So Achcar misreads history in suggesting that Western intervention was missing in Rwanda and that if the imperial powers had intervened they might have prevented 500,000-1 million casualties. The imperial powers were there and contributed positively to those deaths. Of course, they might conceivably have behaved differently, but what an illustration, which assumes behavior exactly the reverse of the (unrecognized and real-politic-based) reality! Achcar also fails to mention that in Iraq the U.S.-U.K.-UN combo killed 500,000+ during the “sanctions of mass destruction” era and were responsible for maybe a million more in the invasion-occupation. Can “anyone in their right minds” deny the Western capacity to impose or support mass deaths?
In making his case for Western intervention, Achcar mentions that there are thousands (1-10,000) possibly already killed in the Gadaffi advances, a rather wide range of possibilities. The 10,000 number he sources to the International Criminal Court, a name he provides perhaps to suggest authenticity. I wonder if he knows that all 14 indictees of the ICC are black Africans, but do not include Kagame or Museveni (Uganda), U.S. clients? Achcar’s pro-intervention policy stance here rests heavily on a threatened Gadaffi bloodbath that “Western governments and everybody else” anticipate. This is a classic imperialist response that goes hand-in-hand with demonization and frequently inflated claims of target villain violence. Gadaffi, like Saddam Hussein in the 1980s, has moved quickly from a quasi-friend and ally to “another Hitler.” One of the durable justifications for the Vietnam war was the likelihood of a bloodbath by the evil forces of communism if the United States were to exit without victory, although the real bloodbath (maybe 3 million civilians) was inflicted by the United States. The demonization and bloodbath threat claim did, however, help sustain the real bloodbath, with the help of the mainstream media. So Western military force is unleashed once again to prevent a bloodbath — to protect civilians!
Achcar describes the rebel forces fighting Gadaffi as representing a “popular movement” and “mass insurrection.” This is dubious — as Stratfor points out, the base of the insurrection has “consisted of a cluster of tribes and personalities,” the heart of which was in the East, and whose members and leaders “do not all advocate Western-style democracy. Rather, they saw an opportunity to take greater power, and they tried to seize it.”5 Achcar fails to mention that this eastern Libya base area was a principal recruiting ground for Al Qaeda, and that the killings of civilians and prisoners by these rebels has reportedly been large.6 He does not suggest the possibility of a bloodbath if they were to take over Tripoli and western Libya.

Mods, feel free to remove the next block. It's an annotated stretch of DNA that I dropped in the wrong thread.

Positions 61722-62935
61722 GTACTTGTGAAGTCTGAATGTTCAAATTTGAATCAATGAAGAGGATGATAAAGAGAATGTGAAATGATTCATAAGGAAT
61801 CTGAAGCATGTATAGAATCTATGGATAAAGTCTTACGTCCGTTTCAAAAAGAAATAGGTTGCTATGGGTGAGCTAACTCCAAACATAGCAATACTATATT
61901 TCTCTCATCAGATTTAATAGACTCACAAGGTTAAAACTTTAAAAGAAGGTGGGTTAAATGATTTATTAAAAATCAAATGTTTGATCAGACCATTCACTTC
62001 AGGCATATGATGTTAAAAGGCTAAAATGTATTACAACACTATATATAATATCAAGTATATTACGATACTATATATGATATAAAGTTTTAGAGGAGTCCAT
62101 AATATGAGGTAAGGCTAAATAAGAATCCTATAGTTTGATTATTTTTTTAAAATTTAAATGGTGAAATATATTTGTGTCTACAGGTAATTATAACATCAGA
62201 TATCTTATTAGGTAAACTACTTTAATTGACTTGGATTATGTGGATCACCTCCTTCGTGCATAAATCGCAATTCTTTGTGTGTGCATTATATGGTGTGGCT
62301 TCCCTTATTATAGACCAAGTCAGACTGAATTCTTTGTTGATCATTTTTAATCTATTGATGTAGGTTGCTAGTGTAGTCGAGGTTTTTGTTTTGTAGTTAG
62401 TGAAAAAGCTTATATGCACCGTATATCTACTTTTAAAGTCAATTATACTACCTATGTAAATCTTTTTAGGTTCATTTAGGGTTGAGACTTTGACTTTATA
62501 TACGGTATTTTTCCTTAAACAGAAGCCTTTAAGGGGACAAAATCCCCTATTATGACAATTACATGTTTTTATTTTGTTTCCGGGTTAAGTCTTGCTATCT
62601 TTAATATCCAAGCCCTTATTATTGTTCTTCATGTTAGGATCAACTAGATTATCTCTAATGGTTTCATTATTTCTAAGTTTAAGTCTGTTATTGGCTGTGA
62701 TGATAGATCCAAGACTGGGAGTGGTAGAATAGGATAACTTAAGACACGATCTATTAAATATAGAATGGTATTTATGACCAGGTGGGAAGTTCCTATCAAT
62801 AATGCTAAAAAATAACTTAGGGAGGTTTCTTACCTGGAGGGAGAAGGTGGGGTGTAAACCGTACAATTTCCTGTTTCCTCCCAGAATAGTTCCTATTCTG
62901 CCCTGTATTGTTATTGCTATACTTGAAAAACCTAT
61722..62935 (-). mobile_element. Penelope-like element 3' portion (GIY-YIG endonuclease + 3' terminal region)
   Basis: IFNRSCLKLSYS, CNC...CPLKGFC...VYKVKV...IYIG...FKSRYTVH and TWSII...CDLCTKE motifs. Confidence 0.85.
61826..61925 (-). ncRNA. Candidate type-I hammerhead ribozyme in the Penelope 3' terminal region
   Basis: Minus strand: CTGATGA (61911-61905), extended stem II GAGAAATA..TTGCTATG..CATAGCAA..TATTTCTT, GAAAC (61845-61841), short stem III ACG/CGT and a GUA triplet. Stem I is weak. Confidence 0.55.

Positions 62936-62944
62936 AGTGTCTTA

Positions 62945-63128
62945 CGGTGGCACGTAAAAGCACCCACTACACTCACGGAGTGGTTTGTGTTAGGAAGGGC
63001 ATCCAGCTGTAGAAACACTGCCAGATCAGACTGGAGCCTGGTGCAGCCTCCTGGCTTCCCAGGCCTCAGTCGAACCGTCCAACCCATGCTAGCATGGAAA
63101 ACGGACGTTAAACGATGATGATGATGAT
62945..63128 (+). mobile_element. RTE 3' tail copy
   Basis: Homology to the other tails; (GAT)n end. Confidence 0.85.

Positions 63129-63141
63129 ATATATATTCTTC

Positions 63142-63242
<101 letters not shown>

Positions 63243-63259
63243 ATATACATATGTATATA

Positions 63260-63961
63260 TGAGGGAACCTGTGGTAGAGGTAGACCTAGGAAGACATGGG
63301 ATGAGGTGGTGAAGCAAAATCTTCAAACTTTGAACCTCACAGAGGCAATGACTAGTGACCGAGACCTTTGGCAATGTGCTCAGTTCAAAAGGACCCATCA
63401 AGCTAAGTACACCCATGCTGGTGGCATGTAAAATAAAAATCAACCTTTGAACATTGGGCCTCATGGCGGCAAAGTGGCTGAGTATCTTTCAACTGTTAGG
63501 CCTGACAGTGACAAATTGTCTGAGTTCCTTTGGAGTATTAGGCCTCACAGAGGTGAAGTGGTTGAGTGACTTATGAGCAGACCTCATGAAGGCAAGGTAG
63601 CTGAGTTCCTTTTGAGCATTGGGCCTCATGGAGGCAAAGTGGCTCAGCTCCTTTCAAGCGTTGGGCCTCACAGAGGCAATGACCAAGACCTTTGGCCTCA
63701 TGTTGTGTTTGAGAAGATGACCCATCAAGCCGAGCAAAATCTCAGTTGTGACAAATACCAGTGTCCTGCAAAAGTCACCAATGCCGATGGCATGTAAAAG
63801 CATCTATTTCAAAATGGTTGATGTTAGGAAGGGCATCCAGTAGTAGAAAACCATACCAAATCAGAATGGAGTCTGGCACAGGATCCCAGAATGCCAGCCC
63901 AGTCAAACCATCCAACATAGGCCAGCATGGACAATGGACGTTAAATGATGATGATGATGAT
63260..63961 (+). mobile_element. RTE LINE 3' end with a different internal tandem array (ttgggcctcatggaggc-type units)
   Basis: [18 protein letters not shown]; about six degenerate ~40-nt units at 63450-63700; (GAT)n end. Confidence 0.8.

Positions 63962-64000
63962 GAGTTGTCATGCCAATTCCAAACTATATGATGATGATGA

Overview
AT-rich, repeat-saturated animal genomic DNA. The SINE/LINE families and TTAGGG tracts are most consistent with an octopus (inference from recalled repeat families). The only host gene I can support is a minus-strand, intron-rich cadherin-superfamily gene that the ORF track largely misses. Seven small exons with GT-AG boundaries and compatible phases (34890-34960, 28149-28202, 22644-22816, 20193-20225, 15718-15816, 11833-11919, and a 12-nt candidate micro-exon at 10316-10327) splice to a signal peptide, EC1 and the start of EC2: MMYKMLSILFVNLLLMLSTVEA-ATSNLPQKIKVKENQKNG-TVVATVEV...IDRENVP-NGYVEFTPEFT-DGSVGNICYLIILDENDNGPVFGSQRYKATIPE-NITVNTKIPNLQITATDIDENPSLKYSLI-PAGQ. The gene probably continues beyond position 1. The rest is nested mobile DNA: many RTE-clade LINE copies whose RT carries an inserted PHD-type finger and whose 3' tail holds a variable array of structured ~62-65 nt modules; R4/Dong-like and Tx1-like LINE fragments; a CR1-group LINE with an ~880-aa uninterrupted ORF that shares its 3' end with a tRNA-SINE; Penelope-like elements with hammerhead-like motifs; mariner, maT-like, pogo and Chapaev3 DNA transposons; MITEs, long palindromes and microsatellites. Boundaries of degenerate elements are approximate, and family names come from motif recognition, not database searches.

While focusing heavily on the “nature of Gadaffi’s regime,” Achcar doesn’t discuss the nature of the imperial West’s regimes, their now systematic power projection by force, and their treatment of civilians in countries they attack. He doesn’t ask how their concern for Libyan civilians can be genuine when simultaneously they support the crackdown on Bahraini civilians and the invasion of Bahrain by Saudi Arabia. Assuredly he doesn’t refer to Madeleine Albright’s 1996 statement that the U.S. policy-caused death of 500,000 Iraqi children was “worth it” as indicative of U.S. concern over foreign civilian wellbeing. Or the significance of the almost daily reports of civilians killed in Afghanistan and Pakistan by U.S. drone attacks, and the many thousands of “collateral damage” deaths in these countries and Iraq. Weapons evolution with drones and cluster bombs has tended to enlarge civilian casualties.7 Shouldn’t this be mentioned in evaluating claims that a military response featuring airpower will serve to protect civilians?
A relevant political fact, also, is that it is own-casualties that are sensitive matters at home, not foreign civilian casualties, especially where the mainstream media can be counted on to cooperate in keeping information (and indignation) on those distant civilian casualties at a low key. This means that once the bars are down and the airpower is unleashed in the interest of real objectives, like regime change, distant civilians may die in large numbers without the home public knowing the reality. The public can be managed by official handouts and suppressions, with media cooperation.
Remarkably, Achcar tells us that one legitimate reason for the West’s military response in defense of Libyan civilians is public pressure that builds as the public watches TV and demands action (“it is nonsensical, and an instance of very crude ‘materialism’, to dismiss as irrelevant the weight of public opinion on Western governments,” etc.). He never questions the morality of international military action based on a public opinion that is regularly managed by a war-prone elite. This was the case in the United States in the lead-up to the 2003 attack on Iraq, where propaganda lies and a cooperative media built up substantial public support for a war of aggression. With minor exceptions the left at that time did not think that that made an adequate case for attacking Iraq. Moreover, recent public opinion polls in both the United States and Britain show substantial majorities against warring with Libya.8 In short, Achcar is mistaken that public opinion is driving the war policy, and in this case he and other responsible left intellectuals are more closely aligned with the war-prone elite than the general public.